“Oh its a long long way, from May to December. But the days grow short…..when you reach September.” ” When the autumn weather…..turns the leaves to flame. One hasn’t got time …..for the waiting game.” This Kurt Weil lyric rings in my head as this time of year rolls along. Tonight I brought out the lights for my mountain bike and used them to finish the ride. In not too long a time, we will need the lights for the entire ride but for now, it is rather enjoyable to ride in the evening with just a jersey and shorts.
A few posts ago, I spoke about riding at night in the 24 Hours of Canaan. This 24 hour team mountain bike relay has become an extremely popular competition since Laird Knight first started Granny Gear Productions in Davis, West Virginia over 20 years ago. For those of you who remember, the bowels of West Virginia can become pretty desolate at 4 o’clock in the morning. As the race progresses, the field spreads out and oftentimes you are riding by yourself and hearing and seeing things in the woods. I remember coming up on the section called the “Moon Rocks” and seeing a marshall who was decked out in a long poncho with a staff by his side. He looked just like the Grim Reaper as I rode by his campsite and fire. He didn’t say anything to me and it seemed a bit spooky as I rode up on to the rocks and continued a night lap in Wild, Wonderful, West Virginia. I had similar experiences in the 24 Hour races at Seven Springs Mountain Resort in the Champion Challenge. Backwoods Westmoreland County can be pretty remote as well as the race spreads out and those familiar trails can become challenging and unfamiliar with only the bright beam of the light to guide your way. You are pedaling along following your beam and all of a sudden someone comes up behind you and freaks you out. I suppose I did the same thing to others as I came up on them. But being the guilt ridden hell guy that I am, I always gave them polite notice and slipped by them in a most proper way. ” On your left, thank you, have a nice ride.”
Competition using your lights was a lot of fun and the adrenaline rush of a race together with dark woods and single beams of light became the hallmark of very enjoyable and challenging race experiences in the mountains of West Virginia and Western Pennsylvania. But the most fun riding with lights is just what I did tonight. Riding with friends on trails that look totally different at night illuminated by a single beam of light. I have always been a proponent of riding with a light mounted on my handlebars but a lot of guys use a helmet mounted light as well. Personal preference, I suppose, but the dual beams seem to be more efficient. I can remember first riding with lights in 1987 at our local park where I still ride today. If you refer to my post on North Park, you will be reminded that we have 42 miles of trails in a park that is 10 minutes from my house. But these trails at night look different and it is always a new challenge riding them with the lights. In 1987, we were persona non grata with the County Police and the horse riders. I can remember hiding with the lights turned off while we were chastised on the bull horns coming from the police cars and thinking to myself,” Hey- just go get a coffee and another jelly donut and leave us alone.” The horse people were polite for the most part but I did get into some conversations with some of them about how these were horse trails and not to be used by bikes. I politely responded that I pay my taxes too and the conversations went south after that. Today, it is a whole different story with lots of folks riding mountain bikes on the trails and in the fall and winter, you can see streams of riders with their lights illuminating the trails in a chain of lights that seem miles long.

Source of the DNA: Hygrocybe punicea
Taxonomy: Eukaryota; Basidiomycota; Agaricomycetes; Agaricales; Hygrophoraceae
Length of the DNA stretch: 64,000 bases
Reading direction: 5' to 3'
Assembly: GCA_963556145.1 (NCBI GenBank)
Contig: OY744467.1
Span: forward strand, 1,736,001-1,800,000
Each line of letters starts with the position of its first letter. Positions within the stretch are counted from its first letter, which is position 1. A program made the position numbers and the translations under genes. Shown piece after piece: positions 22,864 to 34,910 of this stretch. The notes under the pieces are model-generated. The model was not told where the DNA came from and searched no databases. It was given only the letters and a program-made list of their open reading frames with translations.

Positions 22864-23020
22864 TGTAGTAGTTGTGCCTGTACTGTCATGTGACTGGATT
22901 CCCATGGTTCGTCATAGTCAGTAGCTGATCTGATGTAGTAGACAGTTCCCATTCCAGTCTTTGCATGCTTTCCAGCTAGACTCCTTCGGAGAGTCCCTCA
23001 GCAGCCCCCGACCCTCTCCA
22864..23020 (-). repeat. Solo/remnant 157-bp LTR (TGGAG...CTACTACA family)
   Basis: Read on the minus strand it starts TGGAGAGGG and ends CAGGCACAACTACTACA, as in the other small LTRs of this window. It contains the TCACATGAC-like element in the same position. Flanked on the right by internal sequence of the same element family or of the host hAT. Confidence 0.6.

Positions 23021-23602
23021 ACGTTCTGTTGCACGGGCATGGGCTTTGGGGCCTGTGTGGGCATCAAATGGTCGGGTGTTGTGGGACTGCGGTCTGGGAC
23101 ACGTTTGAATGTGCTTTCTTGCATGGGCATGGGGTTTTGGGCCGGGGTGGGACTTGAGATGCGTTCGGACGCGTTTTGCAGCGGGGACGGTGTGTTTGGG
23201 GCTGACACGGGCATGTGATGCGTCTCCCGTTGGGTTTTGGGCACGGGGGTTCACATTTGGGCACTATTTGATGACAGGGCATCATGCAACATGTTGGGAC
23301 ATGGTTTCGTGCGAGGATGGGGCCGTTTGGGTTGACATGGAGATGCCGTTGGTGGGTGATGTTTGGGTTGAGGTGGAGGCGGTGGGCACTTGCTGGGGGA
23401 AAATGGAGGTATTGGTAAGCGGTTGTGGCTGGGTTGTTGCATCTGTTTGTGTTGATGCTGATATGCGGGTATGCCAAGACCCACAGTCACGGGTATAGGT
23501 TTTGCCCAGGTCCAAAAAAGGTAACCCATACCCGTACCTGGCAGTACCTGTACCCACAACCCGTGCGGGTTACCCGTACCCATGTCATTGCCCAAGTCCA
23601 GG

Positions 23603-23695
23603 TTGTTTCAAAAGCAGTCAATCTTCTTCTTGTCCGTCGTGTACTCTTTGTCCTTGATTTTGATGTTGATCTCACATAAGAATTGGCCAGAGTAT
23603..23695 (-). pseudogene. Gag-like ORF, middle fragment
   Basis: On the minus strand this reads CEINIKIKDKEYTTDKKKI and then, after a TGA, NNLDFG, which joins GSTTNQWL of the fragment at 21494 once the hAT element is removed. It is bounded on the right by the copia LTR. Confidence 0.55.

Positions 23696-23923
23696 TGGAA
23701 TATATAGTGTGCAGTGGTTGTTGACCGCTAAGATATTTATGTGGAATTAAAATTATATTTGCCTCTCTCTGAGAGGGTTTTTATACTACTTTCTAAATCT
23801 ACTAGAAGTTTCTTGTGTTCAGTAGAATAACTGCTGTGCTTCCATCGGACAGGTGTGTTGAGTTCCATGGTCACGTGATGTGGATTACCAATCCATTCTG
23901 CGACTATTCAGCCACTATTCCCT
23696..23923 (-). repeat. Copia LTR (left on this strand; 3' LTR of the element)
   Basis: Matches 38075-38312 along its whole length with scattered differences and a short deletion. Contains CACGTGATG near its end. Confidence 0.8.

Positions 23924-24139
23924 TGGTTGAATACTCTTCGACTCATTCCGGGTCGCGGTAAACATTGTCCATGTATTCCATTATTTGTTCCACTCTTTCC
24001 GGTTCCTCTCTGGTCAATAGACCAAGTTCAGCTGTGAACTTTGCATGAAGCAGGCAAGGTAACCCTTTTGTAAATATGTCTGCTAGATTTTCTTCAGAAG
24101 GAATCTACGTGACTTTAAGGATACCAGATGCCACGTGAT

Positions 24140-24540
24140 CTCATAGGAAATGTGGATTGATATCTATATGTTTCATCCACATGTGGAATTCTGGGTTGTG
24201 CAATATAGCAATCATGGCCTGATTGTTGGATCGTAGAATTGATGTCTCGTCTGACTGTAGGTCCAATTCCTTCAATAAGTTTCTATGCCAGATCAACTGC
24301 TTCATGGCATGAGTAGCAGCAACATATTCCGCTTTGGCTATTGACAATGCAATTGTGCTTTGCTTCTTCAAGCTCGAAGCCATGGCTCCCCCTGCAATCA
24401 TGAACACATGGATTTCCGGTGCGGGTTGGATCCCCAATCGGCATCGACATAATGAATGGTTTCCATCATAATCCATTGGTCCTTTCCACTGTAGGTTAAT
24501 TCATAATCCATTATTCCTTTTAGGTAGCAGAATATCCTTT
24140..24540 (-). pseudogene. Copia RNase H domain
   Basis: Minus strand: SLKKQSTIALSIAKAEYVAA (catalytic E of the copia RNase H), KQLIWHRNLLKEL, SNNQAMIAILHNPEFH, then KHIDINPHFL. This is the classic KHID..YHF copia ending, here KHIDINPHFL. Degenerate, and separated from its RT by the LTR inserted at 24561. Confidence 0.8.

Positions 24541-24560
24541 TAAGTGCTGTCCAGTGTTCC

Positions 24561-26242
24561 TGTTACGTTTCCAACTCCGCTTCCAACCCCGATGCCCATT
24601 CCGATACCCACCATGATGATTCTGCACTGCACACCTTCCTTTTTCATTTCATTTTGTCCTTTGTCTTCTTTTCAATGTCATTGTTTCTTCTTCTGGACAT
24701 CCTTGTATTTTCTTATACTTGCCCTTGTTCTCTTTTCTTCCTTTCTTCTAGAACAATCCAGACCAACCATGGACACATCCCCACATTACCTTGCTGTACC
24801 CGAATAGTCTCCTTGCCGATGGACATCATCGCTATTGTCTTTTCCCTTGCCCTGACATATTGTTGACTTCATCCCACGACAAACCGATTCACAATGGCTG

In the picture above you can see two guys. John Staab is my friend who you might recognize from my post on snowshoeing. John is a fun guy who loves to be outdoors and on his mountain bike. Last year was the first year that he rode at night and he became an instant expert on Chinese lights that you can order from Amazon. He is a real fan of night riding and has marveled at how it has extended his riding season. He even said to me tonight that he likes riding at night even more than he likes riding in the day. Amazing!! The other guy is none other than the Lord of Lumens himself…Bob Bannon. Robanco@verizon.net. If you ever want expert advice on riding in the winter with lights, Bob is your man. He knows all about lights, lumens, batteries, and can fix almost any lighting system. Besides that, he leads rides all over our region all year long. No matter what the weather is brewing. Bob is the smiling gent with the chin warmer.
The night is another world. You are riding behind a beam of light and you hear all kinds of wildlife that you can’t see. Sometimes you see eyes and you wonder what is looking at you. I have turned corners and looked straight into the face of a rather large buck. When it is real cold and you are by yourself on the trail at night, you start to hear and see things. It can be a little un-nerving but exciting at the same time. Remember, I was in two horror films- right? But other nights that are drenched in moonlight can be some of the most memorable riding nights that you can have. The night air smells different, the trails look different, and the comraderie of riding with a group or the peace of riding by yourself in the moonlight or the solitary beam of your own light is a great experience. Why let the summer fun end? Get some lights and take back the night!!! Thanks for reading.